When Eisav Stops Crying

When the Rav Yosef Kahaneman, the late founder and Rosh Hayeshiva of Ponevezh Yeshiva, once had a few hours to spare in Rome before his connecting flight. People were surprised when he said he wants to go into Rome to see something very important. He took a taxi to the Arch of Titus, one of Rome’s famous tourist sites, stayed there for a few minutes and then returned to the airport. Why did the Rosh Hayeshiva spend his valuable time visiting a tourist site?

His companions heard why. At the arch, Rav Kahaneman looked at the carving inside which depicts Roman soldiers triumphantly returning to Rome carrying the holy Menora from the Beis Hamikdash after Titus had conquered Jerusalem. With great emotion the Rosh Hayeshiva addressed the Roman leader. “What is left of your great empire today, Titus? It is a note in the history books. But the Jews together with our Torah are still alive.” Then he got back into the taxi and returned to the airport.

Avoda Zara (12a) tells us that every seventy years there was a special celebration in Rome. A healthy man, symbolizing Eisav, put on clothes decorated with pictures of wild animals similar to the clothes which Eisav stole from Nimrod, who stole them from Odom Horishon. He sat on the shoulders of a lame man representing Yaakov, whose leg was injured by the Sar shel Eisav as described in Bereishis ( 32:32). They placed over ‘Eisav’s’ head the preserved face of Rebbe Yishmael who had been murdered with the other harugei malchus. His beauty was admired by the daughter of the Roman commander who requested that his facial form be preserved. And it was kept for centuries in the Roman archives. Hung from ‘Eisav’s neck was a precious stone and his legs were adorned with precious jewelry. Some say the streets were decorated with precious jewelry. They then proclaimed, “The prophecy of Yaakov that the Jews would be redeemed Bereishis (49:1) was false. The brother of our master was a fraud. What did the cheat gain by his cheating? ” And then they called out, “Whoever has seen, has seen. Whoever has not seen, won’t see it again for seventy years.”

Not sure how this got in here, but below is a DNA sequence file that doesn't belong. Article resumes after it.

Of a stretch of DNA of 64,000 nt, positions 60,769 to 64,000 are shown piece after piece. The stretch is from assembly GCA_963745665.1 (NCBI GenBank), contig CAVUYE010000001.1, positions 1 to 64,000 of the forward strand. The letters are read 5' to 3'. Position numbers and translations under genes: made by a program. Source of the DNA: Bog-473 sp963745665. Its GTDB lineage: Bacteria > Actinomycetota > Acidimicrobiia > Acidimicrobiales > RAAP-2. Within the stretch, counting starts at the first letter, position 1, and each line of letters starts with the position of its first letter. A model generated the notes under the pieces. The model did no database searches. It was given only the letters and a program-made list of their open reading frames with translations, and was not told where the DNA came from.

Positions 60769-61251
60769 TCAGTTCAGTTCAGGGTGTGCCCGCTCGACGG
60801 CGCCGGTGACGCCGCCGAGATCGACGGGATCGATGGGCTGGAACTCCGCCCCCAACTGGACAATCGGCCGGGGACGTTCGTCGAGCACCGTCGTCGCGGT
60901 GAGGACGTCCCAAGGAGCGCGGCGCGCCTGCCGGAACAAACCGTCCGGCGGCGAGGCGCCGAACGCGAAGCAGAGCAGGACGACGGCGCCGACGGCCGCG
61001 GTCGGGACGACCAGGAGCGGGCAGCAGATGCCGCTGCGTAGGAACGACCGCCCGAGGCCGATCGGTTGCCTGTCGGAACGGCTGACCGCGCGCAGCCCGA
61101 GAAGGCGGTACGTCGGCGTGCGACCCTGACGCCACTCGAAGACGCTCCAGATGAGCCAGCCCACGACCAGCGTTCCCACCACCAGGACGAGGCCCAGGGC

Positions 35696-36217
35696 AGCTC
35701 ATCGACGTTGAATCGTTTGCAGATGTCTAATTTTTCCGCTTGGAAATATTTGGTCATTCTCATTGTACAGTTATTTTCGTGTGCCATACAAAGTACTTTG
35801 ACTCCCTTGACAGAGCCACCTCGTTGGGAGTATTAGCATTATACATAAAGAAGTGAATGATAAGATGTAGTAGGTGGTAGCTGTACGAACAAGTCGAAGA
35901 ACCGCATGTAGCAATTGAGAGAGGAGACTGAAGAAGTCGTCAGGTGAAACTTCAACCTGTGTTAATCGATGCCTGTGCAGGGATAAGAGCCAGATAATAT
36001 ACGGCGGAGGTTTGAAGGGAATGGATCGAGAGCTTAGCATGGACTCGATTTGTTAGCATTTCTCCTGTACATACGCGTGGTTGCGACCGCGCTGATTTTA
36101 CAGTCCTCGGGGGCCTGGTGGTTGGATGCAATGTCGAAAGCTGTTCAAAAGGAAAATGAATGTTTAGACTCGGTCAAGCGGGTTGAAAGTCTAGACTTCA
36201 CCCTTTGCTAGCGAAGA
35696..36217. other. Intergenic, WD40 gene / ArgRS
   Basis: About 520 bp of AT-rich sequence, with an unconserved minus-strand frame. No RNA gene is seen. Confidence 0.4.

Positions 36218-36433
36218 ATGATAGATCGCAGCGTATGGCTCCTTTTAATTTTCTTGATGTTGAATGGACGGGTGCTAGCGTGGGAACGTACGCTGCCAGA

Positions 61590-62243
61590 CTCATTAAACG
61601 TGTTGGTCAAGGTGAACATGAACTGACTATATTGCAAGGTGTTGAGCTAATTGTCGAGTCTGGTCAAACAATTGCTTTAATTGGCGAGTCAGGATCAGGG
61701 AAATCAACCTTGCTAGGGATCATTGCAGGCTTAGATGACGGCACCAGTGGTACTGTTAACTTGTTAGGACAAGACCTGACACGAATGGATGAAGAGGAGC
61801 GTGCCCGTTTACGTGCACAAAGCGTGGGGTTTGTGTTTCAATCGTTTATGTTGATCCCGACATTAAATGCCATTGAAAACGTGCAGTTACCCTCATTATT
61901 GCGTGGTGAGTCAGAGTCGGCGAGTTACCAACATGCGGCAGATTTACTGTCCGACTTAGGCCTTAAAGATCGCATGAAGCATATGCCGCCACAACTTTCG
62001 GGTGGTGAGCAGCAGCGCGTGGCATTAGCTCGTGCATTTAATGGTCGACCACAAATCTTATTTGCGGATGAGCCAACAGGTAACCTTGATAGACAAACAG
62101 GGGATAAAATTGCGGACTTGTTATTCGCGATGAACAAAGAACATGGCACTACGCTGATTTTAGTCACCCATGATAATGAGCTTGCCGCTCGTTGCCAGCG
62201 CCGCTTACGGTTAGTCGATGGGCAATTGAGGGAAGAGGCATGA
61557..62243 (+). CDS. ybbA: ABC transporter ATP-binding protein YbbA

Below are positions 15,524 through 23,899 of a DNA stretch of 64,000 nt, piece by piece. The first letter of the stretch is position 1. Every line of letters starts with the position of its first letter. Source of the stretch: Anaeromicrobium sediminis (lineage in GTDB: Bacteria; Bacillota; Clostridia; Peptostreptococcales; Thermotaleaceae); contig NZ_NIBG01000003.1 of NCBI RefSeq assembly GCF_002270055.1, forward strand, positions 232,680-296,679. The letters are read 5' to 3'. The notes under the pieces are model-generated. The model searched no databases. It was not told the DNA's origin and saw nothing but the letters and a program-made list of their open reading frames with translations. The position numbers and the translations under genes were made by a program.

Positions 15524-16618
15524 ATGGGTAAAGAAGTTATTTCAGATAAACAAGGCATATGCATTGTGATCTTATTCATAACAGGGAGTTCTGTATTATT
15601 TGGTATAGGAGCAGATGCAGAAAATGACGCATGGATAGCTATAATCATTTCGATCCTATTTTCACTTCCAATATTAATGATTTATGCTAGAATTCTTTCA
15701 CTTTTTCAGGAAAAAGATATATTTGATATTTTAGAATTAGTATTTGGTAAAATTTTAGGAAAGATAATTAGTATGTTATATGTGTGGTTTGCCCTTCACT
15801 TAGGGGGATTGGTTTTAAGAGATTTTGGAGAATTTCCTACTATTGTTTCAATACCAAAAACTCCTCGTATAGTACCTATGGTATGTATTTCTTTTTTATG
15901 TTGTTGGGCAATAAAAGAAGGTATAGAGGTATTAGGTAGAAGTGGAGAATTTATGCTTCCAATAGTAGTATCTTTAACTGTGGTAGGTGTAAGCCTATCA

This symbolized what the Romans, descendants of Eisav, saw as their victory over the Jews, descendants of Yaakov. This celebration every seventy years was based on Yirmiya’s prophecy that the Jews would return from their golus after seventy years and therefore they celebrated that it had not come true, again.

However their triumphalism didn’t last so long. The Roman empire was eventually conquered by Barbarian and Gothic tribes about fifteen hundred years ago. The crumbling Arch of Titus is one of the few remnants of its triumphs, together with the remains of Hadrian’s Wall separating England and Scotland and a few other examples. Hence the significance of Rav Kahaneman’s visit. He went from Rome back to Ponevezh Yeshiva where thousands of talmidim are still learning the Torah which Titus thought he had conquered.